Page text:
My alarm goes off. I press snooze. I doze off. It rings again. I roll over, grab my phone and swipe the screen to the right. I check my notifications. Roll out of bed. Walk to the bathroom. Proceed to scroll through Instagram while I brush my teeth. See that a half dozen people have already finished a run before I pressed snooze — but more importantly — see the people who could run, without ya know, injury.
As I wrote in my weekend update, I started to feel some pain and tightness in my calves/shins again, and like the responsible runner I am trying to be, I stopped running. I foam roll. I stretch. I ice when I have time, and I rest. I don’t run. And it’s making me a little crazy.
I could be having a truly wonderful day, and yet I can’t shake the feeling that something is wrong. Then I remember: I can’t run. I throw pity parties like a prime hostess and dream about the time when I could run without pain like I linger on thoughts of a beach vacation or winning the lottery. It’s a little crazy; I know.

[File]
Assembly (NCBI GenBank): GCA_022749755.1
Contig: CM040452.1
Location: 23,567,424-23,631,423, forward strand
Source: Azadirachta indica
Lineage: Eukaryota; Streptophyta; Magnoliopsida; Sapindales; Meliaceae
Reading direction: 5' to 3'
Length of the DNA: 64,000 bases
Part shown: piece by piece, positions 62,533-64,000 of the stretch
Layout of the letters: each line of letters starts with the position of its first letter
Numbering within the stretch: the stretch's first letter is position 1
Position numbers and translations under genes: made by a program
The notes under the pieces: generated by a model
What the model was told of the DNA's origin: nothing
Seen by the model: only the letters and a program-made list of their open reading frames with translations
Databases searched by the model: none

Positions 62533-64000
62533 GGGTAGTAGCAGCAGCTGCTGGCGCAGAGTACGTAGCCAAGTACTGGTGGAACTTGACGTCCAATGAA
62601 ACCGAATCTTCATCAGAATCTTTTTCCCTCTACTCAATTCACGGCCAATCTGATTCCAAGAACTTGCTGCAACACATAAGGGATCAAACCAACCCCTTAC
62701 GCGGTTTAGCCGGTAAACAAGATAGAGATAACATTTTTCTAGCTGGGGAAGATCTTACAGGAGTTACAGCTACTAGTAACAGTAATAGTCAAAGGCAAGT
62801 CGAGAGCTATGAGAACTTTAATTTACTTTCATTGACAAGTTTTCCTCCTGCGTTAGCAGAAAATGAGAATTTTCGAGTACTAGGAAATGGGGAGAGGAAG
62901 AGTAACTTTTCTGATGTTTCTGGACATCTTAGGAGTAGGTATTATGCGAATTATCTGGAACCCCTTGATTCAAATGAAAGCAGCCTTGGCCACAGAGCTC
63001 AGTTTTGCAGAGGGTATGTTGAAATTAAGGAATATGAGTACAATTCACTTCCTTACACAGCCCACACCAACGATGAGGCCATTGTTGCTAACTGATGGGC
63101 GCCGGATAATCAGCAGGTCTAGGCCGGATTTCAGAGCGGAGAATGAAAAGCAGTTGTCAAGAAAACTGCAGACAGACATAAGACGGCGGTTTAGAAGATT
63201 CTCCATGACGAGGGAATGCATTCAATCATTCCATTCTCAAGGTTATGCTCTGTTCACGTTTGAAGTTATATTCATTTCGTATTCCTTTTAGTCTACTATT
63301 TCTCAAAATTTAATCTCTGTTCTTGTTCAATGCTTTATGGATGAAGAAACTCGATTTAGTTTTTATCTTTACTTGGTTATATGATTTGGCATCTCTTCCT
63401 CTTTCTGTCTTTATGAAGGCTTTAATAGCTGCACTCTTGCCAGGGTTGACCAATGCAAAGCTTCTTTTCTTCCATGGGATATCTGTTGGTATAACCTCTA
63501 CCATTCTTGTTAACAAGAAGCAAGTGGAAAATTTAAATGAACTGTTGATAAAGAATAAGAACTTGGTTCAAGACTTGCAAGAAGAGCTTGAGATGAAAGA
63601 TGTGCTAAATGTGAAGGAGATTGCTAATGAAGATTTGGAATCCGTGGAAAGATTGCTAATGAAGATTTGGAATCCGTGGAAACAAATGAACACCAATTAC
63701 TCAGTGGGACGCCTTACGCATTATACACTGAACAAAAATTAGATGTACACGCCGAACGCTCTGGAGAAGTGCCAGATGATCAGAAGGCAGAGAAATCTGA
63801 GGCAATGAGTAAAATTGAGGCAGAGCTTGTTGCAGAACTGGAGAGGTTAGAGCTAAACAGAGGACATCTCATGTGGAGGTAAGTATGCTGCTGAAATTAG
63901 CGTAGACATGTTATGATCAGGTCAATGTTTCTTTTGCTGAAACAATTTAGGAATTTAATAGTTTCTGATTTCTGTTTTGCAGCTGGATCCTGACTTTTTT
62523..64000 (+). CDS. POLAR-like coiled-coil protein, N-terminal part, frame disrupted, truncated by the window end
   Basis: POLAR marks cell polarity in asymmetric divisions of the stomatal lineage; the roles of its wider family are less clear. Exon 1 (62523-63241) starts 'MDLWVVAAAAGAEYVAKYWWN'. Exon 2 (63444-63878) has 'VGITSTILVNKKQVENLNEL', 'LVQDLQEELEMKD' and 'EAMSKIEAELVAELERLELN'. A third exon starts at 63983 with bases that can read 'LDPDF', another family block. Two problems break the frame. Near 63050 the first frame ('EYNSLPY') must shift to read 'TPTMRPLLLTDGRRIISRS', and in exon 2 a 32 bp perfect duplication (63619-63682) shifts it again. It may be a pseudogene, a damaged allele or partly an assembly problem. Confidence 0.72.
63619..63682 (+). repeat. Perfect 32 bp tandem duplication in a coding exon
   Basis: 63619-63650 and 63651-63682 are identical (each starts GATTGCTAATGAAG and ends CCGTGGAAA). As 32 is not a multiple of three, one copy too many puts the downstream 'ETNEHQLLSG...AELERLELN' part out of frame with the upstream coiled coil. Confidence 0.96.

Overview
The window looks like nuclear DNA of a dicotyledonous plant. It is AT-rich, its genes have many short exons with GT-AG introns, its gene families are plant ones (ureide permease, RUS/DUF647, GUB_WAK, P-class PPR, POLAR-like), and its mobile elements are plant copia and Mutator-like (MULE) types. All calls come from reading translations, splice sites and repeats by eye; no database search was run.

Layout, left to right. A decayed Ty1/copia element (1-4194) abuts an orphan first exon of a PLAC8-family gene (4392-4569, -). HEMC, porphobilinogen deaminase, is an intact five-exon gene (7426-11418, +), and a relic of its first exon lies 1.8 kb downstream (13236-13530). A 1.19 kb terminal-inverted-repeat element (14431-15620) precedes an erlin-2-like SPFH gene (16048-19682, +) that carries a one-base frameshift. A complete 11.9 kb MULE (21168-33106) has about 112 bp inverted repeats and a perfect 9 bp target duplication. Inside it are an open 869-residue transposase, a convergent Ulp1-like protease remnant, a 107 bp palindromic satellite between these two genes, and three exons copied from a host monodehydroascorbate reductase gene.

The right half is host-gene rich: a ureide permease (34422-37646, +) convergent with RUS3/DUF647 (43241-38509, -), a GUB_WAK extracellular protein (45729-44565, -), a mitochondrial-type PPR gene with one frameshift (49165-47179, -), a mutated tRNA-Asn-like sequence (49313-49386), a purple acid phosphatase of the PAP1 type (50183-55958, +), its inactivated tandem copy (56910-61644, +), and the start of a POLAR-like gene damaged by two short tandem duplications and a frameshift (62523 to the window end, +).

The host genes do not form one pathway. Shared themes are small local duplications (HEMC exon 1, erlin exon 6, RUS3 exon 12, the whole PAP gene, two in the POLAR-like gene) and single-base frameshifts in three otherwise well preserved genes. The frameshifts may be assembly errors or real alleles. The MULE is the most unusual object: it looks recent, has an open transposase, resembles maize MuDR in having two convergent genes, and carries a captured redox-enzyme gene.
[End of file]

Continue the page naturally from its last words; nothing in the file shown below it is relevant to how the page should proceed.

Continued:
If I were a cartoon, I’d be followed by a little, grey, unhappy cloud, which dampens any attempts at positivity. I think, “My legs will heal! You’ll run soon!” and then the cloud envelops my head, and those thoughts turn into, “Why does this always happen to me? What am I doing wrong? What if I can’t run for weeks?”
Rationally, I know that these thoughts don’t help, and that it’s not healthy to wade into the negativity — I have the power to end my whining. I understand that a couple days of rest is infinitely better than getting really hurt and sidelined for longer. I have been there; and it’s a lot worse than taking an intentional break.
As I write this, I know that my legs have improved with the rest and attention I have given them, and I hope to be running again soon. I just needed to purge how these “no running” blues feel. It is frustrating to sit on the sidelines and resort to a plan B, but it continues to humble me.
Tying a bit of my happiness to running isn’t a sure bet 100% of the time, but when those big + little milestones come rolling in — they really are worth dreaming of and working toward.
How do you stay positive when you can’t run?